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UBC Theses and Dissertations

The splash and the ripples : assessing sustainability transition experiments Williams, Stephen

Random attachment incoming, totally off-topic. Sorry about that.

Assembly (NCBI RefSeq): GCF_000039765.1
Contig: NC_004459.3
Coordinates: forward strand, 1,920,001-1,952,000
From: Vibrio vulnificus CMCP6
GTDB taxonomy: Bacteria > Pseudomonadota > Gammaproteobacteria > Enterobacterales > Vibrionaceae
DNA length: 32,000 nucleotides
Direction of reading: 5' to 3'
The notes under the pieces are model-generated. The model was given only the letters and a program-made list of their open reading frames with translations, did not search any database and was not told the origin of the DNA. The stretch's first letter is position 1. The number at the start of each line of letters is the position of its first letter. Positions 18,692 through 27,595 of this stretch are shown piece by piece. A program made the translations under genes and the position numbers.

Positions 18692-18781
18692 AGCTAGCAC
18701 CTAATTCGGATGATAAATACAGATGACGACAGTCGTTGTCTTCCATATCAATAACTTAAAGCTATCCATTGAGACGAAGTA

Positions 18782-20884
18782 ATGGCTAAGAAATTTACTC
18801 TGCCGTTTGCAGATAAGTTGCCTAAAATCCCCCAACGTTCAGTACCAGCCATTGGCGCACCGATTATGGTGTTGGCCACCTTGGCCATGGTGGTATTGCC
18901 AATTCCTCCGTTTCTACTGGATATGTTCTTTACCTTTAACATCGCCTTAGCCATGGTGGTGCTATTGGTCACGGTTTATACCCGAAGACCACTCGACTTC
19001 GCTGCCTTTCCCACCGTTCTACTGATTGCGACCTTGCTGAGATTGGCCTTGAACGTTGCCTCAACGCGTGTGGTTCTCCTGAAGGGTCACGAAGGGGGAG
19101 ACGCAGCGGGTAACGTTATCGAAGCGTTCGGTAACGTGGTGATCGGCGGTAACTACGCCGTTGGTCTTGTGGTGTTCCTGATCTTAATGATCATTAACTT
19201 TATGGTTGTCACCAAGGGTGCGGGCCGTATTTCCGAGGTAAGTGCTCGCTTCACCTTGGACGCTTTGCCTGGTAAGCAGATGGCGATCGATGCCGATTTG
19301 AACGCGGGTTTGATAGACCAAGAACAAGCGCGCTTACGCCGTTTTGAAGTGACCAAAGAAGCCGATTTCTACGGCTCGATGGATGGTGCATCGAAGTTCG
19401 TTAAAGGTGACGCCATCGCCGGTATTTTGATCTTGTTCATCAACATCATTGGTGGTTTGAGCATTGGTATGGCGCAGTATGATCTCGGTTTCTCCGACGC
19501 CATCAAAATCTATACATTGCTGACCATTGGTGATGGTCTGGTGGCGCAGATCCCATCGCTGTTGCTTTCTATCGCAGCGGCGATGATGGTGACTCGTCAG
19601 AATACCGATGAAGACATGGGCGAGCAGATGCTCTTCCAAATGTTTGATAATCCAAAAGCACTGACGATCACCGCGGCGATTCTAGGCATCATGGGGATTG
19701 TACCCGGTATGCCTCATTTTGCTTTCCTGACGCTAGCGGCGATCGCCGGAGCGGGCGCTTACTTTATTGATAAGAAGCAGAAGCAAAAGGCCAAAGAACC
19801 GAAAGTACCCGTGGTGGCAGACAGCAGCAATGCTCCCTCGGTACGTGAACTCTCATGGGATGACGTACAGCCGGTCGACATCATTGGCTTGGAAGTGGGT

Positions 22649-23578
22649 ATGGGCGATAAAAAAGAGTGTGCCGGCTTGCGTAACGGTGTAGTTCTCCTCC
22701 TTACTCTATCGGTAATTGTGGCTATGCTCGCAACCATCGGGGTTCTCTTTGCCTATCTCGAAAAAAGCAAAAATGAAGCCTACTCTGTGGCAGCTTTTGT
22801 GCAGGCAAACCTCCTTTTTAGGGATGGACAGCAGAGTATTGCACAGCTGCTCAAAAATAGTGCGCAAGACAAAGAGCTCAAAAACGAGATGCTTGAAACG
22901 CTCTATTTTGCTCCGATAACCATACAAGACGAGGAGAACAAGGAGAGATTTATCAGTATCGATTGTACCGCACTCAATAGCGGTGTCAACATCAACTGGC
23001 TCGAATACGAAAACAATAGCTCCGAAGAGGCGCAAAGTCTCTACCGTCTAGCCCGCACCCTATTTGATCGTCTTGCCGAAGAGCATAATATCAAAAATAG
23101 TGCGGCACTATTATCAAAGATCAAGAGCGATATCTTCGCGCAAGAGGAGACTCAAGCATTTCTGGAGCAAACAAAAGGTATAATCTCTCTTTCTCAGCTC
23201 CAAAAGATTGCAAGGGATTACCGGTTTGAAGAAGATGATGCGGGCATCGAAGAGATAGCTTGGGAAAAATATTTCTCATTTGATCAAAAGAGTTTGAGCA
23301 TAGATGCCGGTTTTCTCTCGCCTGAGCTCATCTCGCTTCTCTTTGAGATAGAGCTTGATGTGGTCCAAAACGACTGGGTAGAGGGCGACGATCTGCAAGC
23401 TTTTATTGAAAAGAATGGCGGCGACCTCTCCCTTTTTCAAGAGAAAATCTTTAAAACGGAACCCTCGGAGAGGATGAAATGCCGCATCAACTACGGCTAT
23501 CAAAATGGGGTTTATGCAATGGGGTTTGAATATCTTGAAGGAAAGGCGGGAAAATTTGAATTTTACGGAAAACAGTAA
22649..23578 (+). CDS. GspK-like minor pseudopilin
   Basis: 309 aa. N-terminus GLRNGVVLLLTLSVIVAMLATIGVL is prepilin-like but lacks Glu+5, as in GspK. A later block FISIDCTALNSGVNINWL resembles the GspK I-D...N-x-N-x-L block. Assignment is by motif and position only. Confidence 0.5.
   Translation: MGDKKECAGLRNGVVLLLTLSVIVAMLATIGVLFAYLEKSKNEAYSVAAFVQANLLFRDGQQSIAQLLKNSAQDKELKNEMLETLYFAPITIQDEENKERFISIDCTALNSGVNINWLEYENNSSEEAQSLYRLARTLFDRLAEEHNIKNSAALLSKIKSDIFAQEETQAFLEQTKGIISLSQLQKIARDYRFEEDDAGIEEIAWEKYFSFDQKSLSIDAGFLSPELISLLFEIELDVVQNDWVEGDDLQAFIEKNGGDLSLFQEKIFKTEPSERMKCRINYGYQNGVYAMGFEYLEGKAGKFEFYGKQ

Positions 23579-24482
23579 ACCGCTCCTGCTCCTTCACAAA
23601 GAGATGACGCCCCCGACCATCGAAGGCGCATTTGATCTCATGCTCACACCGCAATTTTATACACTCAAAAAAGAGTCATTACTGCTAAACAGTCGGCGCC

Fostering sustainability transition is a pressing global societal challenge. Rising GHG emissions, severe social and economic inequality, unsustainable production and consumption activities, and global environmental degradation and its human consequences are all indicators of an unsustainable world. Sustainability Transition Experiments (STEs) have been proposed as a method to accelerate sustainability transitions in response to these challenges. We need methods by which to evaluate STEs, to understand what is happening within transition processes, and to provide insight to STE designers and facilitators as to the efficacy of their processes. This need led to the development of my research questions: How can we conceptualize, and evaluate, the contributions to sustainability transitions of STEs? Was the Energy Futures Lab effective in supporting sustainability transitions in Alberta? I develop a three-part evaluation framework of process, societal effects, and sustainability transition impacts leveraging a development pathway framing. I apply this framework to the case of the Energy Futures Lab in Alberta, Canada which has the goal of fostering transition to a sustainable energy system. Through participant interviews, document reviews, then coding all data in Nvivo, I assess the EFL and the evaluation framework itself. I conclude the framework to be an effective method with which to evaluate STEs. The most significant contribution of the framework is in conceptualizing and assessing sustainability transition impacts. By leveraging the framing of development pathways, this framework provides a detailed set of evaluation categories and indicators that can be used to assess development pathway change and the contribution of an STE to such change. The EFL itself strongly demonstrated commitment to process elements such as fairness, inclusivity, and transparency in its process design and implementation and included many elements that support transition. The EFL has demonstrable societal effects across all categories including individual capacity development, enhanced networks, and institutional change in policy and organizations. There are also examples where the EFL might have influenced characteristics of development pathway change. The evidence introduced in this dissertation leads me to conclude that, despite the limited evidence of direct impact, markers of transition are present illustrating the EFL’s contribution to sustainability transition impacts.

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